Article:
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Friday, 03 October 2014 16:09

Stem cells can overcome the blindness

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gentaur stem cellsMacular degeneration is the leading cause of blindness worldwide. It affects one in five people 75 years of age.
The loss of vision is closely related to the aging process. The infringement is not seen so much as an actual condition, but rather as an inevitable part of aging.
New discovery by scientists from the UK, however, may soon change this data.
Researchers from the University of Southampton, UK, identified a unique type of stem cells in the eye that can be converted into photovoltaic cells. What is more important is that have the potential to turn the processes associated with blindness due to macular degeneration.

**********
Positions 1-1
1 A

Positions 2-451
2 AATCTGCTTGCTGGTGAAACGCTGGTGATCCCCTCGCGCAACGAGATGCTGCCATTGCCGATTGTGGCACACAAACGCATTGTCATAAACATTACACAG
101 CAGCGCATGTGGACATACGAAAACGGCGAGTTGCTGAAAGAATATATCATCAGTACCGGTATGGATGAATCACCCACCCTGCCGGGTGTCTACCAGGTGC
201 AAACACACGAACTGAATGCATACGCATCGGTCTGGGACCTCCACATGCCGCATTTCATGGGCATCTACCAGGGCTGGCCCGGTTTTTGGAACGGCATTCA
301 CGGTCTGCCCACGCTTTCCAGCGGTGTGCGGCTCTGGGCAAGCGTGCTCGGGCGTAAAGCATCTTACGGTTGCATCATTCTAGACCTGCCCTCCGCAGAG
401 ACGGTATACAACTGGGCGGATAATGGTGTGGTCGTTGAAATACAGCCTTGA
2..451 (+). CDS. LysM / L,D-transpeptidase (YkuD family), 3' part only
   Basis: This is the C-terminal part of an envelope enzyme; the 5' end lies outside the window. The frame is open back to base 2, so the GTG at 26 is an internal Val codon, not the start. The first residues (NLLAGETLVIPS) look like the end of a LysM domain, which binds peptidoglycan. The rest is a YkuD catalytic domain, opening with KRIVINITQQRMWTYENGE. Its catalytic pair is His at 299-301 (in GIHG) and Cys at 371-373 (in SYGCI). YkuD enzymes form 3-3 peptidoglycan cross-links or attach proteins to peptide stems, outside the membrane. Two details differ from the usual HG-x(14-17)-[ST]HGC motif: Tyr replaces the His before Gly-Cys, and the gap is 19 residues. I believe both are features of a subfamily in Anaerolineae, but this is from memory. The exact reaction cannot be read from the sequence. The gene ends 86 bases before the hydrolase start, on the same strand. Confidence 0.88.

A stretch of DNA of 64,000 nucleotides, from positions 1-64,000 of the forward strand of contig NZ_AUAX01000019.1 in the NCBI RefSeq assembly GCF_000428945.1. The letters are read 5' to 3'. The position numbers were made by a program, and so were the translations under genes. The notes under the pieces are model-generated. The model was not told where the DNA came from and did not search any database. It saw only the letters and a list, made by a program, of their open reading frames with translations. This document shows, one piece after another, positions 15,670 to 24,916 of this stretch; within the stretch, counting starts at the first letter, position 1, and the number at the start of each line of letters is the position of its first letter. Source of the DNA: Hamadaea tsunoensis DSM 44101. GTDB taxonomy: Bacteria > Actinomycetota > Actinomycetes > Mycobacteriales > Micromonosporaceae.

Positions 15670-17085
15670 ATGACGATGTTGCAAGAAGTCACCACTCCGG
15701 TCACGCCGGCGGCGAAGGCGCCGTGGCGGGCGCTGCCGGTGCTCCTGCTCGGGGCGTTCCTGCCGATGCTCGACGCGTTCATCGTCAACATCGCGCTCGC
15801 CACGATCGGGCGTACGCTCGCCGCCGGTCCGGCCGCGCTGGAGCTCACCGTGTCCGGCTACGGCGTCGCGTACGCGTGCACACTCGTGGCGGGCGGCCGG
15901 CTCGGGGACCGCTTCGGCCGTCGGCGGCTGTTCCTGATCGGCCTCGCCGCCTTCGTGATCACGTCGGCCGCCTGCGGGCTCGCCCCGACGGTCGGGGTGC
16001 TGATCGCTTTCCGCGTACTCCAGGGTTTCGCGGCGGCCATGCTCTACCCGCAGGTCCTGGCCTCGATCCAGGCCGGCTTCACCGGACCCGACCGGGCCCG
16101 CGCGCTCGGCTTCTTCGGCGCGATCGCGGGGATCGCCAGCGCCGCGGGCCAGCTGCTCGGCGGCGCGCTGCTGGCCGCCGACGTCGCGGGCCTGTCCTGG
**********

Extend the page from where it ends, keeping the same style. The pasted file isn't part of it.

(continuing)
Affected by the condition suffer from blurred and "distorted" vision before it completely disappears. To a large extent the cause lies in the loss of photoreceptor cells - cells that require light. In this study, the team of researchers found a way to replace these lost cells and reverse the effects of the condition.
Right on the front surface of the eye - between the cornea and sclera, is an area where stem cells have been shown to "behave" as photoreceptor when they are in a suitable environment.
For the moment, this environment can be created only in the laboratory. Since stem cells exist in the eyes throughout life, it is believed that with more research in this area, they can be used in future therapies for the treatment of blindness caused by macular degeneration.

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